In the last decade, literary studies has been dominated by an examination of race, class, and gender as major categories of subjectivity. Recently, however, this almost holy trinity has been challenged and complicated by new considerations---the concept of "nation" in post-colonial studies and "place" in environmental literature. This dissertation argues for the usefulness of another aspect of being, age, as a determiner of identity that does significant cultural work. The project focuses specifically on midlife in nineteenth-century Britain. In contrast to twentieth-century midlife which some theorists argue is dominated by ideologies of decline, Victorian middle age operates as a protean construction that maintains an unresolved competition between gain and loss. I examine ways in which these two conceptions of midlife vie for cultural authority as they are heavily complicated by gender.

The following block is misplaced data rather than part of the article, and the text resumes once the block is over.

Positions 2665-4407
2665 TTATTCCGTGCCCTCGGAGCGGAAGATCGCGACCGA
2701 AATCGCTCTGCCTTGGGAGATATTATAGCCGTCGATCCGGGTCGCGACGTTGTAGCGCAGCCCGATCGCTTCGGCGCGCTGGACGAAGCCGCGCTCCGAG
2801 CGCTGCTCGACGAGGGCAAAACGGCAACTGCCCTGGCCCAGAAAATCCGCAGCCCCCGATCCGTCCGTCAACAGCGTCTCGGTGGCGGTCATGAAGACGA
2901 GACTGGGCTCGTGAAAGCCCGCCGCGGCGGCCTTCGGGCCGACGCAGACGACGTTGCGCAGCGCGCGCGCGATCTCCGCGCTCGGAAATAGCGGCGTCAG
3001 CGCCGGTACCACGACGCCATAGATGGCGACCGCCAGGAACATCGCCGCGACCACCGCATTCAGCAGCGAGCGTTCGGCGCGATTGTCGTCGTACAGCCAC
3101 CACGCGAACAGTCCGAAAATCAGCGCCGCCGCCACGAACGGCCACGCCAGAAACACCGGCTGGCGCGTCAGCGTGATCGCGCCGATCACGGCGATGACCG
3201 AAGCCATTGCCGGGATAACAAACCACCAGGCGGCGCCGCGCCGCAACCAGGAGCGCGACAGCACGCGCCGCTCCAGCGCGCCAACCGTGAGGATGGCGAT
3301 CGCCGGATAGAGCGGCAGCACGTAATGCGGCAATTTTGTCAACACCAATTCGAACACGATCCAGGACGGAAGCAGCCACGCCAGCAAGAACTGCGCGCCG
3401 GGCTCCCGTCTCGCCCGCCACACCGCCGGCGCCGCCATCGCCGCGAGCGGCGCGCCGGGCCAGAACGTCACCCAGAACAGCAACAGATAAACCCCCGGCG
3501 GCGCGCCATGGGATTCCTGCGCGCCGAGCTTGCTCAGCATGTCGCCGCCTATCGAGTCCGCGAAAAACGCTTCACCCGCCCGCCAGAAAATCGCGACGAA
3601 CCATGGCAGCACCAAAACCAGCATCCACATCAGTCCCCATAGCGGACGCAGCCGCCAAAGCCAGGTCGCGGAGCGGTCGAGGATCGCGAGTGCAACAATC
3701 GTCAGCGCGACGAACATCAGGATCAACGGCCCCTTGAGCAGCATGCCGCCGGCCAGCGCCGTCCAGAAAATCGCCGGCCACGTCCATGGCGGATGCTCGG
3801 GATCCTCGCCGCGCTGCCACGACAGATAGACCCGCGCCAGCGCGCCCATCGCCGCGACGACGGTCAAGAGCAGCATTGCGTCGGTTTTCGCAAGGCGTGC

In the introduction, I discuss age as a construct largely determined by cultural forces but also subject to certain biological constraints, and I provide a brief history of midlife as well as outlining the major characteristics of middle age in the Victorian era. In chapter one, I identify disputes in beauty and conduct books surrounding the performance of youth versus age in regard to midlife markers such as baldness, gray hair, wrinkles, weight gain, and use of cosmetics. Chapter two explores fictive age anxiety, showing that though women are most at risk for aging, portrayals of middle-age angst occur in marriage plots for both men and women. In chapter three, I consider Victorian brides who are middle aged by comparing Frances Trollope's Widow Barnaby with widows in three of Anthony Trollope's Palliser novels. I show notions of decline giving way to increasingly progress-oriented narratives for midlife women. Chapter four examines discourse surrounding "the change of life" for both men and women.
The dissertation employs archival materials from beauty and conduct books, as well as medical and longevity texts. Many novels are included that feature midlife, including texts by Frances Trollope, Anthony Trollope, Charles Dickens, George Eliot, Grant Allen, and Margaret Oliphant